Wednesday, August 28, 2019

Fiberart International 3 -- more holes

Seen at Fiberart International, which has unfortunately just closed in Pittsburgh.

Marie Fornaro, It is Bread We Fight for, but We Fight for Roses, Too (details below)

It's sort of a quilt, since it contains batting and is layered in some places, but it's more deconstructed than not.  Apparently after the large hanging was sewed together, the artist went at it madly with a scissors, slashing and snipping lots of holes and letting the cut-off bits pool attractively on the floor.

I liked the use of old garments, towels and sheets; the touches of red that suggest both roses (as in the title) and blood; the nod to traditional quilt patterns; and the audacity of the crude construction and of course, the slashing,

Susan Avishai, No Place to Hide a Dark Heart (detail below)

It's four layers of an old shirt, hand-cut with scissors into a lacy pattern and suspended about an inch apart, close enough to the wall that the lace casts intricate shadows.  I like the way the untouched pocket and collar stand out from the filigree of the cut shirt.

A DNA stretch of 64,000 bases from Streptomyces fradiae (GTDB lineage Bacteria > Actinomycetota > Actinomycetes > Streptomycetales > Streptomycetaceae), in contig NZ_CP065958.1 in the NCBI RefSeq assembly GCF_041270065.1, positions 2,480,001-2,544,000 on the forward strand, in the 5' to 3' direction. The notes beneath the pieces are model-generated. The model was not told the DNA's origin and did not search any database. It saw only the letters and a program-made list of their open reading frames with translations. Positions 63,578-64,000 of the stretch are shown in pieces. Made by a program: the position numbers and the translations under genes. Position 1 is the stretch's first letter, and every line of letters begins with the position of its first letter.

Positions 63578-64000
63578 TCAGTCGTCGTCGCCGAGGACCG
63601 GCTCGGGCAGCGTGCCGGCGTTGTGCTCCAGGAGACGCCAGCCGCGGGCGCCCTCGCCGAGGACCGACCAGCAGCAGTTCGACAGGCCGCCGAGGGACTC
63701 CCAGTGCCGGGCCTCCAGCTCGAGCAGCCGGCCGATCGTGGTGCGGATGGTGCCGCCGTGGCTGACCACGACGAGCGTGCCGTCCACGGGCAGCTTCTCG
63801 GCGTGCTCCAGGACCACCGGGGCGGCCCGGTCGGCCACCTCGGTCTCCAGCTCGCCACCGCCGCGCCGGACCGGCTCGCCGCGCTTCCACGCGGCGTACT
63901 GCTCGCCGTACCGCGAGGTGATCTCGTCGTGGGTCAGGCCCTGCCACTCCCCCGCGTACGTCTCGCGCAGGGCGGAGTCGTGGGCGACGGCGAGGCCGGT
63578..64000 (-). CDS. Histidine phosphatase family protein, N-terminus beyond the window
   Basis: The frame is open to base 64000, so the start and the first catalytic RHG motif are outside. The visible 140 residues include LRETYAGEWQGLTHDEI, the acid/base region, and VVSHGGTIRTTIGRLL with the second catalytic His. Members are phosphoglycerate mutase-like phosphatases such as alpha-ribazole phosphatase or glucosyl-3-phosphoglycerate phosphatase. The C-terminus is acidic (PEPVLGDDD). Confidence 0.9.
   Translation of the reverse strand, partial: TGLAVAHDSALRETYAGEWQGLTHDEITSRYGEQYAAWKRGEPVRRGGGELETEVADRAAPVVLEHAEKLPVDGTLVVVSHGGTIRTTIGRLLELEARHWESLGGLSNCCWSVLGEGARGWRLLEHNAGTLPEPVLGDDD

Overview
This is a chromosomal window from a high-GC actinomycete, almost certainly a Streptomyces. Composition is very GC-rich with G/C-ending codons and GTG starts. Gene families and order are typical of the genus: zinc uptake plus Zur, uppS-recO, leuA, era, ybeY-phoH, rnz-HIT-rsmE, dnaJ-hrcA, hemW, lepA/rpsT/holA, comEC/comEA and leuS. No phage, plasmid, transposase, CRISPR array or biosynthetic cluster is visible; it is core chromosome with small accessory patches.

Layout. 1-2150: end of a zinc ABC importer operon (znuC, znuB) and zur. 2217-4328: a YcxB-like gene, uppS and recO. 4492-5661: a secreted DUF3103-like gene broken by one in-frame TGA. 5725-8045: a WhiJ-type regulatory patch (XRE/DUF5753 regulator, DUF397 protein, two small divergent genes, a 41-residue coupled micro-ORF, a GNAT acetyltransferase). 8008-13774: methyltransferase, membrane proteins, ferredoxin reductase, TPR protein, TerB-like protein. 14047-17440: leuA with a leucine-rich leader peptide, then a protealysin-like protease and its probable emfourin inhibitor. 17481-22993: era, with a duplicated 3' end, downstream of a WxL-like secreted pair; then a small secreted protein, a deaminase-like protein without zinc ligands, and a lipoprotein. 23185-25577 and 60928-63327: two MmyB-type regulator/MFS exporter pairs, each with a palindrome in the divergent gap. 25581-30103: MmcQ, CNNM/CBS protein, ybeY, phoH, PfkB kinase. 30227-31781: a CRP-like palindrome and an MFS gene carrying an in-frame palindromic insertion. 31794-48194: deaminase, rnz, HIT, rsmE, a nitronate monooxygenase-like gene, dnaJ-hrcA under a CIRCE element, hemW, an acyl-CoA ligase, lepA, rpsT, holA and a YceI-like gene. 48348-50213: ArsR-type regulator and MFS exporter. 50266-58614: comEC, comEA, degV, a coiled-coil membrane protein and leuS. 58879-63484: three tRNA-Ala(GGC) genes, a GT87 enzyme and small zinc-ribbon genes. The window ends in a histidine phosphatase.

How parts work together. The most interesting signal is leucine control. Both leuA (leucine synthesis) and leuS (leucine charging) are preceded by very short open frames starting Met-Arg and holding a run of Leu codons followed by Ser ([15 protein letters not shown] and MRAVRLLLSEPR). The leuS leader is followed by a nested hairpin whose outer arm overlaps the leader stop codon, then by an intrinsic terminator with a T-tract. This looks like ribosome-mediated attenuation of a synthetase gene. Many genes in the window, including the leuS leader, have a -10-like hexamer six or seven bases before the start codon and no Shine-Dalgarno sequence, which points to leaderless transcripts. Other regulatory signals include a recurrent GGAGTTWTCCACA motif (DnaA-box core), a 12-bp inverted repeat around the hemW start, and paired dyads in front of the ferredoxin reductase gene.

Leigh Suggs, Untitled (Mondrian's City) (detail below)

This is a construction of Mylar on Tyvek, and I'm not sure how it qualifies as fiber art except that it vaguely resembles weaving.  What's special about it is the red shadow on the wall, cast that way because the back surface is red.  Clever and intriguing.

Six very different takes on holes, transparency and visual weight; I liked the contrasts.

1 comment:

  1. Love these. I like to repurpose old tatty quilts but these take deconstruction to a whole new level